‘You Got Older’ brings to life the complexities of sex and family life

Now playing at Steppenwolf Theatre, You Got Older reminds us that we don’t stay in one place as we journey through life.

Caroline Neff is the phenomenal actress playing Mae, a young, single woman who loses her job and her man, and she inherits the responsibility to care for her aging and ailing father. We see on display fear, anxiety, sexual fantasies and sexual realities. The inherent feeling of incompleteness rears its ugly head.

We also see how love and loss can impact our abilities to succeed in spite of our efforts. And our need to be valued is illuminated. There are many characters introduced which is in perfect alignment to the pacing of the play. There are many ideas that collide in a way that brings our loved ones back to us. There are constant collisions in life in this form. The ideas and many working parts on how a brother, sister, father and a son all have a relationship and family as we all get older are revealed.

Actress Neff is more than a natural. Her acting prowess connects the writer and director’s direction to forge and fill the valley of emptiness that is often found when one has been rejected by a lover, unemployed and back at home trying to fix what is –- reconnecting to a disconnected parent.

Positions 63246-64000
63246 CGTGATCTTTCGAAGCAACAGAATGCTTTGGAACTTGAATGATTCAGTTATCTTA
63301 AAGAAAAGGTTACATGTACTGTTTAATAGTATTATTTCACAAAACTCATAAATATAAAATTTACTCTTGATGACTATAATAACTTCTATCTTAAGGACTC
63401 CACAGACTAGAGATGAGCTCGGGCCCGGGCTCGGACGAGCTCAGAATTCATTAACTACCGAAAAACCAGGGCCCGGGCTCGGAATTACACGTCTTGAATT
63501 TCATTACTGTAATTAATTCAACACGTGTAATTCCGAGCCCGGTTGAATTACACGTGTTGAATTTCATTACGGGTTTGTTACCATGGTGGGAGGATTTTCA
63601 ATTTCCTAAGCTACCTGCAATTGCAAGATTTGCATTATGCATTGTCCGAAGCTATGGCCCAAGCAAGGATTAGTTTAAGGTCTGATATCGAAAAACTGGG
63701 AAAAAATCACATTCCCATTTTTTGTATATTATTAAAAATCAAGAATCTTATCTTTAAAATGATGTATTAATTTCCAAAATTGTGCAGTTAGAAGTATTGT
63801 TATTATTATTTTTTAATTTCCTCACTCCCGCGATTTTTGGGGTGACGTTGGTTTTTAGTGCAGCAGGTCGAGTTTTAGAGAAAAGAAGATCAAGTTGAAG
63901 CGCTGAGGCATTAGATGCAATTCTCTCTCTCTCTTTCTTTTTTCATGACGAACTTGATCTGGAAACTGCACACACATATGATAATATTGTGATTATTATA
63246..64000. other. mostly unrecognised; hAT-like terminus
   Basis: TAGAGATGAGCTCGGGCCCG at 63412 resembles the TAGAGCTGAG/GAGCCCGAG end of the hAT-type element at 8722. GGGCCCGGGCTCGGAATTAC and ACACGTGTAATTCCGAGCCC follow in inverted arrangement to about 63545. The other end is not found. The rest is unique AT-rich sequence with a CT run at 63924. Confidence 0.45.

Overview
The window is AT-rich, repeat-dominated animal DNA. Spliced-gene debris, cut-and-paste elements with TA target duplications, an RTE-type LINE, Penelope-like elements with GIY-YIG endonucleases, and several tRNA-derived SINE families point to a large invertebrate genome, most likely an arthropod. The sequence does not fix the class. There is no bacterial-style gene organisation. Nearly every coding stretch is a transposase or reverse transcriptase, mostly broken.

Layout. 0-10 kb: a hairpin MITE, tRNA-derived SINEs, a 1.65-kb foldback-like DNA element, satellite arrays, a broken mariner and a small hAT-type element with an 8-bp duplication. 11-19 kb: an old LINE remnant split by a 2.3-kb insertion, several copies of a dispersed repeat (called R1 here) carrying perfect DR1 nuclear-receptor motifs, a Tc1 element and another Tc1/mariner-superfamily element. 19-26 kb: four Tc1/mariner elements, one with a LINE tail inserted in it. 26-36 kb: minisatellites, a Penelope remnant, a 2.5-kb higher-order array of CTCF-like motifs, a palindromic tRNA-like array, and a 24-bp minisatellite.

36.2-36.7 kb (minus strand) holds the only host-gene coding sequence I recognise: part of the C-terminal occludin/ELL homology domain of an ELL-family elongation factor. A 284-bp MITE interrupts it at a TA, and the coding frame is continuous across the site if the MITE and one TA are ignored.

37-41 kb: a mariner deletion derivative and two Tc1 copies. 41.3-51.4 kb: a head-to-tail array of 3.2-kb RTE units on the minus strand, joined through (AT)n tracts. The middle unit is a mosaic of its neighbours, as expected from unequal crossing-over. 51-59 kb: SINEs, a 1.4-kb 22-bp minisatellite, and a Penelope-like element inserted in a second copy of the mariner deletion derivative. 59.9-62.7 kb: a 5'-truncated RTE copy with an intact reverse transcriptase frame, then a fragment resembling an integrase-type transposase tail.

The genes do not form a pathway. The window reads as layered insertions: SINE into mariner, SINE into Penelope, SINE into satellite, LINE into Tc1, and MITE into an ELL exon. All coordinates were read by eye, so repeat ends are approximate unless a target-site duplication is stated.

One of her saving graces is the presence of her sister’s potential beau (played by Glenn Davis) who is a stranger at first but the two become quite close.

Davis’ character gives rise to the idea of relationships growing to fulfill a void. He brings the comedy full force and his personality showcases the oddity of love.

Davis’ performance highlights the expression of connectedness to an emotion that comedy can give rise to the emotions that we often share. His level of playfulness brings the character to life.

The father (Francis Guinan) plays a witty character who many of us have seen as we grow older and understand that life is not permanent. He is the father. He is not about to change. Even though his life is coming to an end, he still chooses not to understand his children or his identity.

You Got Older is a play that produces moments where you feel connected. This play serves as a great example of what many of us have experienced in our lives, watching a family member die, disconnections from and connections to siblings.

You Got Older is now showing at Steppenwolf Theatre Company until March 11. Go to Steppenwolf.org  or call the box office at (312) 335–1650 for details and ticket pricing.

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